January/February 2017 – Vol. 29 No. 4

NGSS Blog: They Are Listening!

Posted: Friday, February 1st, 2013

By Pete A’Hearn

While I have not finished my review of the NGSS yet, (I’m concentrating on astronomy K-12, elementary life science, and evolution in secondary), I can report that the feedback from the first round is having a huge effect. The authors have made major changes, which are summarized in Appendix B: Responses to May Public Feedback.

What I noticed from my own feedback: protein synthesis is no longer a middle school expectation, fewer standards and much more clarity in elementary science, and much greater clarification of the performance expectations.  It is a good feeling to know that your voice counts and to have evidence that it does.

Personally I am excited to see California moving from standards that emphasized content knowledge to standards that see science as both knowing and doing and unified by big ideas. I’m excited by the prospect of engineering really connecting with kids and careers.

My big concern right now is that the performance expectations, especially at the high school level, are too narrow and too academic. I spend some of my time trying to get science-related Career Technical Education pathways off the ground.  One of the challenges is always how to connect a rich career-related project to the science standards. For example, “Can we spend a few weeks experimenting with biofuels or is that too much time not prepping for the CSTs?” is the type of question that gets asked now.  I hope that the new standards will allow for the type of in-depth exploration of topics that is the key to engaging students. I worry that in the NGSS there are too many performance expectations in high school and that they will suffocate creativity and alternative programs.  The engineering standards seem to offer the most room for exploration, but I would like to see some looser standards in the life, Earth, and physical sciences that would allow more flexibility to let students tackle open-ended, real world problems.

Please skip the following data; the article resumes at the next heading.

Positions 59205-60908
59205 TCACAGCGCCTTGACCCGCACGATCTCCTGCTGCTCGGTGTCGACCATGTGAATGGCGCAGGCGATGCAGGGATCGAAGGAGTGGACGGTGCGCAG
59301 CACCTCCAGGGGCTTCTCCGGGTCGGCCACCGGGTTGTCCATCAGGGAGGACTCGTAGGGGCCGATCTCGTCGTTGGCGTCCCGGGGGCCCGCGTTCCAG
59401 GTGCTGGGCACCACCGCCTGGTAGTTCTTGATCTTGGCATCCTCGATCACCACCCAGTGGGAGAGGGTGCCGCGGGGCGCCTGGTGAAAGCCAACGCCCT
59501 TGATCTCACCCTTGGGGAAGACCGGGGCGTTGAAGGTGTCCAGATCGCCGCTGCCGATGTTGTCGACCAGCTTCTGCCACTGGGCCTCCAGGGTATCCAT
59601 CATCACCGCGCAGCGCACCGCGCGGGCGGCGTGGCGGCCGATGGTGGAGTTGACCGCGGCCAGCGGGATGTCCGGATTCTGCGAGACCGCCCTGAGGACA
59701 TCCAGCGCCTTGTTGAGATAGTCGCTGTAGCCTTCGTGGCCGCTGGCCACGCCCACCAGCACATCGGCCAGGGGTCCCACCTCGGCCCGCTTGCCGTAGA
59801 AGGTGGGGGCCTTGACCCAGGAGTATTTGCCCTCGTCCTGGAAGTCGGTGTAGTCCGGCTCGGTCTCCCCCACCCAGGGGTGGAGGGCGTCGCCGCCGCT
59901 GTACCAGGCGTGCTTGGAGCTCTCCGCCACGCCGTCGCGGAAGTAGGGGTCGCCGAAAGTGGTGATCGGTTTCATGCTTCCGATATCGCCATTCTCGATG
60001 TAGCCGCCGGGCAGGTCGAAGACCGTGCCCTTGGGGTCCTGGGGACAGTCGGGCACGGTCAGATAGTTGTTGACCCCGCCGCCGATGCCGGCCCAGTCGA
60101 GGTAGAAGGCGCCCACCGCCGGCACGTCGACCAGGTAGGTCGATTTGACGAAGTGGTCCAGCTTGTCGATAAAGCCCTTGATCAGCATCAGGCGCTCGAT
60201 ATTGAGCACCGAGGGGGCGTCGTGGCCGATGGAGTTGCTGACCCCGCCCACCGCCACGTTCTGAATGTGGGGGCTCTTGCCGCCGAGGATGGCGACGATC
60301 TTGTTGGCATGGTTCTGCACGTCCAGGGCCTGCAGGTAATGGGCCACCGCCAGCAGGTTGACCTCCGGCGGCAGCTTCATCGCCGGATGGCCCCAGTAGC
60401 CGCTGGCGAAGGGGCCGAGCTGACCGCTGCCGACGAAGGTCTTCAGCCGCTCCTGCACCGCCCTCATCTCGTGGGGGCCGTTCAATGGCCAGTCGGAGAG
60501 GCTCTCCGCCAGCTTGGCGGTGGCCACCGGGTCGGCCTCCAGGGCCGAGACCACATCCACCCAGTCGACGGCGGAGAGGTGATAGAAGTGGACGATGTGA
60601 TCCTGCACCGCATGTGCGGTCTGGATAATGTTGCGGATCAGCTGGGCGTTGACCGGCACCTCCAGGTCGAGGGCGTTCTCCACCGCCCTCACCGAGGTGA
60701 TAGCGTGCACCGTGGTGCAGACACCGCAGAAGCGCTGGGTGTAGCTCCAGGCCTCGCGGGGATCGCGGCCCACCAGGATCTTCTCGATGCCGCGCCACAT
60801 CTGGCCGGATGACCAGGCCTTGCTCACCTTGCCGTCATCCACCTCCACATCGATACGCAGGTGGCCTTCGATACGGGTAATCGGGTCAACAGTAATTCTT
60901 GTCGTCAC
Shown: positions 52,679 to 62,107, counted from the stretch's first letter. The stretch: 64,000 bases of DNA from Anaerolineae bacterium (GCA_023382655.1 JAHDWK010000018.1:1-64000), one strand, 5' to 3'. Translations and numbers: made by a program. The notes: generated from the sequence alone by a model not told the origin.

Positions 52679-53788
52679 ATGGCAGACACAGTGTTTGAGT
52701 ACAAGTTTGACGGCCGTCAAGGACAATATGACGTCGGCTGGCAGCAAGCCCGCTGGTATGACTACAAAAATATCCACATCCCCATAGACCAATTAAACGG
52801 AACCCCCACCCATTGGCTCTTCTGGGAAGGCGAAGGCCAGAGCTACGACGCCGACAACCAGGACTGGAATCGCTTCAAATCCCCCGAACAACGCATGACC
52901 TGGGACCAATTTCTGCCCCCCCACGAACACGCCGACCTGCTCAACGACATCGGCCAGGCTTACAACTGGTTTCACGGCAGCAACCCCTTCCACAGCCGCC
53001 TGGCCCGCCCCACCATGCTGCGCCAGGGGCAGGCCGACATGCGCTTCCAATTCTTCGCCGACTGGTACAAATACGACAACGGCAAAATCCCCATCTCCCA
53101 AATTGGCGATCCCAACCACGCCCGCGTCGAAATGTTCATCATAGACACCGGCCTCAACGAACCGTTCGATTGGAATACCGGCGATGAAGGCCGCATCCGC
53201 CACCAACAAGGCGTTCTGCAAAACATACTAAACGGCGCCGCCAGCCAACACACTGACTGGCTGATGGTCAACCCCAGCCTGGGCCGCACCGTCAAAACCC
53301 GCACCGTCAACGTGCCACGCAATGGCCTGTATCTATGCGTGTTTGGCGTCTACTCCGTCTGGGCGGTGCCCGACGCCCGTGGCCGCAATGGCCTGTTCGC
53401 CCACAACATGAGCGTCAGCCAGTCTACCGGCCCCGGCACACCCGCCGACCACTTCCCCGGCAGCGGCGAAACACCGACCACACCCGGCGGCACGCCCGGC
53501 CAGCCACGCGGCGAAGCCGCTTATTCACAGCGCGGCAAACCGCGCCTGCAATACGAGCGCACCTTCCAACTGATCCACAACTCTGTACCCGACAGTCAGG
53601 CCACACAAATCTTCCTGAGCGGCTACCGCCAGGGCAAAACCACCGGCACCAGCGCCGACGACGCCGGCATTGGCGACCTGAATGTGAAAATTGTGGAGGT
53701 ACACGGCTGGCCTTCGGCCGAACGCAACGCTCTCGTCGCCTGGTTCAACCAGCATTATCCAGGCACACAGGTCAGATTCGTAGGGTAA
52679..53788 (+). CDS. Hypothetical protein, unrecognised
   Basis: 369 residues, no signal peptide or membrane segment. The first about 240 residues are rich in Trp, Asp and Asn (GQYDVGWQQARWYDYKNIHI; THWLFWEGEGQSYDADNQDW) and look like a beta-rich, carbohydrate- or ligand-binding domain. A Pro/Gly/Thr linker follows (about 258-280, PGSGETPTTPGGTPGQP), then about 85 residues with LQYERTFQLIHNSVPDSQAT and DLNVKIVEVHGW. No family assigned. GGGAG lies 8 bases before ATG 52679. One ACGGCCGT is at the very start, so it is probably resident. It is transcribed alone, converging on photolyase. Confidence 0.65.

I would love to hear your thoughts on the second draft.

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Written by Peter AHearn

Peter AHearn

Peter A’Hearn is the K-12 science specialist in the Palm Springs Unified School District and is Region 4 Director for CSTA.

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STEM Conference Hosted by CMSESMC

Posted: Saturday, January 14th, 2017

The Council of Math/Science Educators of San Mateo County will be hosting the 41st annual STEM Conference this February 4, 2017 at the San Mateo County Office of Education. This STEM Conference is the place to get lots of new lessons and ideas to use in your classroom. There will be over twenty-five workshops and a variety of exhibitors that provide participants with a wide range of practical and realistic ideas and resources to use in their science, technology, engineering and math (STEM) programs from Pre-K to grade 12. With California’s adoption of the Common Core State Standards and the Next Generation Science Standards, we are dedicated to ensuring that we prepare our teachers to take on these educational policies.

Teachers, administrators, and parents are invited to explore the many exciting aspects of STEM education and learn about and discuss the latest news, information, and issues. This is also an opportunity to network with colleagues who can assist you in building your programs and meet new friends that share your interests and love of teaching. Register online today!

Learn More…

Written by California Science Teachers Association

California Science Teachers Association

CSTA represents science educators statewide—in every science discipline at every grade level, Kindergarten through University.

Submit Your NGSS Lessons and Units Today!

Posted: Friday, January 13th, 2017

Achieve has launched and is facilitating an EQuIP Peer Review Panel for Science–a group of expert reviewers who will evaluate the quality and alignment of lessons and units to the standards–in an effort to identify and shine a spotlight on emerging high-quality lesson and unit plans designed for the NGSS.